What do you do if your company is famous for programming software designed to clone the synth behemoths of yesteryear? On one hand, you could carry on—after all, there's no shortage of classic instruments beyond even the second-hand financial reach of most of us—but alternatively, you could take inspiration from spending so much time in the company of such instruments and build your own instead. Enter Arturia's MiniBrute, a true hardware analogue mono synth manufactured by a company whose only previous hardware exploits have come in the form of controller keyboards for their hybrid Analog Experience software range. It's a bold move but, based on the know-how of such an impressive range of software titles, a hugely exciting one for analogue synth enthusiasts.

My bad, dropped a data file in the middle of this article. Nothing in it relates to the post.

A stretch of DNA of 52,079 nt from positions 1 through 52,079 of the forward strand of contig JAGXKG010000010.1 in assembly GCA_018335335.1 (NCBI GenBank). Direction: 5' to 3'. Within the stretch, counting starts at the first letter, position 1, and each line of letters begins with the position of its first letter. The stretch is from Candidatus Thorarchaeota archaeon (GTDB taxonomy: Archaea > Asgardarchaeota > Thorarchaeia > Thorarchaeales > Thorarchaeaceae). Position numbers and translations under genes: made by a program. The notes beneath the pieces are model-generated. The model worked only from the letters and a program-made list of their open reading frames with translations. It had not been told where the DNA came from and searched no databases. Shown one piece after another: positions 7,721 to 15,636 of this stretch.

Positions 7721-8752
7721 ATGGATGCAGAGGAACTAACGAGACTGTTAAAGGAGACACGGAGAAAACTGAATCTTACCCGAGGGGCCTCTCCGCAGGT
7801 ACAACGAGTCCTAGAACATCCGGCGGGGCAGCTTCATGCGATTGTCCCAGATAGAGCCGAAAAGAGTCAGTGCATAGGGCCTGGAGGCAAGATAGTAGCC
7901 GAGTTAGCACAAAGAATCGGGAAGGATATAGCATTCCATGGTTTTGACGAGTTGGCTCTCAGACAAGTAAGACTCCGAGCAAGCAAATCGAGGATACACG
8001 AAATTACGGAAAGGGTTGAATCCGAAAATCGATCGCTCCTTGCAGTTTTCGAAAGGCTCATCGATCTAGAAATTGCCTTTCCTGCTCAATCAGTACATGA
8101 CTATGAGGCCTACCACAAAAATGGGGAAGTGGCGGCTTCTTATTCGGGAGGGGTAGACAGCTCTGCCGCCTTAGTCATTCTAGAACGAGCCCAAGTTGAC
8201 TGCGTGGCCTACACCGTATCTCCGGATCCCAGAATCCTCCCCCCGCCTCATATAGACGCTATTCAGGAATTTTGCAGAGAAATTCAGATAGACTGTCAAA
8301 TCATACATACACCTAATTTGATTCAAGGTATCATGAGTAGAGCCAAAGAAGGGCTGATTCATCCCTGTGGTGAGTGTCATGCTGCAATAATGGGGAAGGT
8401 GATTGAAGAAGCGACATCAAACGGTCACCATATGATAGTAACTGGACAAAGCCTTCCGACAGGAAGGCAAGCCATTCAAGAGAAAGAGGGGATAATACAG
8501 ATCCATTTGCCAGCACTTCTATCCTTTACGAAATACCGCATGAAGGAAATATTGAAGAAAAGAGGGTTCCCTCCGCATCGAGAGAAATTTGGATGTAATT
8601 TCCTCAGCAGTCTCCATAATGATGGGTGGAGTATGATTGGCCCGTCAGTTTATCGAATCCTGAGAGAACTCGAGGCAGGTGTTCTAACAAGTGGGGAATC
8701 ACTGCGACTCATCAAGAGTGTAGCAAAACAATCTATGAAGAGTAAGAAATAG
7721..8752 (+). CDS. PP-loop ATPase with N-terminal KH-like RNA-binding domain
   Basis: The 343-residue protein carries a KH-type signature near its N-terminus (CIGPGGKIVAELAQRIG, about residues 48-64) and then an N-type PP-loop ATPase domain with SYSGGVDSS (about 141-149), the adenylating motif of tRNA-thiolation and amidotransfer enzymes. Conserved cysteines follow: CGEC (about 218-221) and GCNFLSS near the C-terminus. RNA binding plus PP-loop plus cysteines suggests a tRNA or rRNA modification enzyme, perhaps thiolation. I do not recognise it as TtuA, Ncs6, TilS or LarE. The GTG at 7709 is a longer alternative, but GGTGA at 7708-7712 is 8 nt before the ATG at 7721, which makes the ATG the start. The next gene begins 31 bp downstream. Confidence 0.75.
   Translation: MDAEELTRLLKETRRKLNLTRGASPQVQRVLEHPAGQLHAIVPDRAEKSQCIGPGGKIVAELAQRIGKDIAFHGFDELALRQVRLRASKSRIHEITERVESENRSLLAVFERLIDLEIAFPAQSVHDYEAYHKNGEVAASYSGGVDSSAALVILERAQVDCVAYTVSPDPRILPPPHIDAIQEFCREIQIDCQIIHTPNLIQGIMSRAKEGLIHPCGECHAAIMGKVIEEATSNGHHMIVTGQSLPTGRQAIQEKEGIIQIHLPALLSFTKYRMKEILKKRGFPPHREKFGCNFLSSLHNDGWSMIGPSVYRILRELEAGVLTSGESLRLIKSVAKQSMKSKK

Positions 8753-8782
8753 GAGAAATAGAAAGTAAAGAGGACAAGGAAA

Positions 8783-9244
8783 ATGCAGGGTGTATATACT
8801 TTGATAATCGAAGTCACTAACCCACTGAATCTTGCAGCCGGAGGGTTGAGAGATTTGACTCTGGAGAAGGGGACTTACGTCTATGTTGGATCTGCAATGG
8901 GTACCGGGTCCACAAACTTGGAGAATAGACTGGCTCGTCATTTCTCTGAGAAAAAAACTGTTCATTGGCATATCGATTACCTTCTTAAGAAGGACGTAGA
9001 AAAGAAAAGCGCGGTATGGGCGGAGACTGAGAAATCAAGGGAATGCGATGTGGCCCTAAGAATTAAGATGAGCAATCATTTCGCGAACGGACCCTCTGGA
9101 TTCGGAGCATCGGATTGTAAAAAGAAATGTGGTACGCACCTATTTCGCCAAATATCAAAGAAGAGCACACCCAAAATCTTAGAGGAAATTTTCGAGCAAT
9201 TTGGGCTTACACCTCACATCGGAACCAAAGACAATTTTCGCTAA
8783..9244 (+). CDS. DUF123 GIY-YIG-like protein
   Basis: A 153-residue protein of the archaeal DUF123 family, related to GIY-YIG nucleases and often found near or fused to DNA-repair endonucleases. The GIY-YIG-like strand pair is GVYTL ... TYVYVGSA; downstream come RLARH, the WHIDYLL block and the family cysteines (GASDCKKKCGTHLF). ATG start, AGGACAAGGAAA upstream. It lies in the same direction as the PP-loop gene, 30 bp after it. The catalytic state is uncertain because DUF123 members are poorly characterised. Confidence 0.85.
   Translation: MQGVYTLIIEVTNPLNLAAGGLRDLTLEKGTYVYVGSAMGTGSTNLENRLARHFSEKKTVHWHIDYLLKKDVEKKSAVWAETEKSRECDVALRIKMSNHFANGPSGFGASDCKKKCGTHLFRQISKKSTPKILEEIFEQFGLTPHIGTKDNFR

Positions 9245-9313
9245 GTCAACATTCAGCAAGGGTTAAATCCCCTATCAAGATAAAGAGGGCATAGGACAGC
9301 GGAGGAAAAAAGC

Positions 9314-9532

As soon as you've freed MiniBrute from its box, you're likely to be struck, first and foremost, by how physically compact this instrument is. Despite that, it seems ruggedly built and manages to pack a fairly considerable amount of knobs, sliders, switches and ports onto its upper and rear surfaces. As you might expect, the upper panel is where the action happens and, as it gives a comprehensive overview of the MiniBrute's capabilities, let's start there.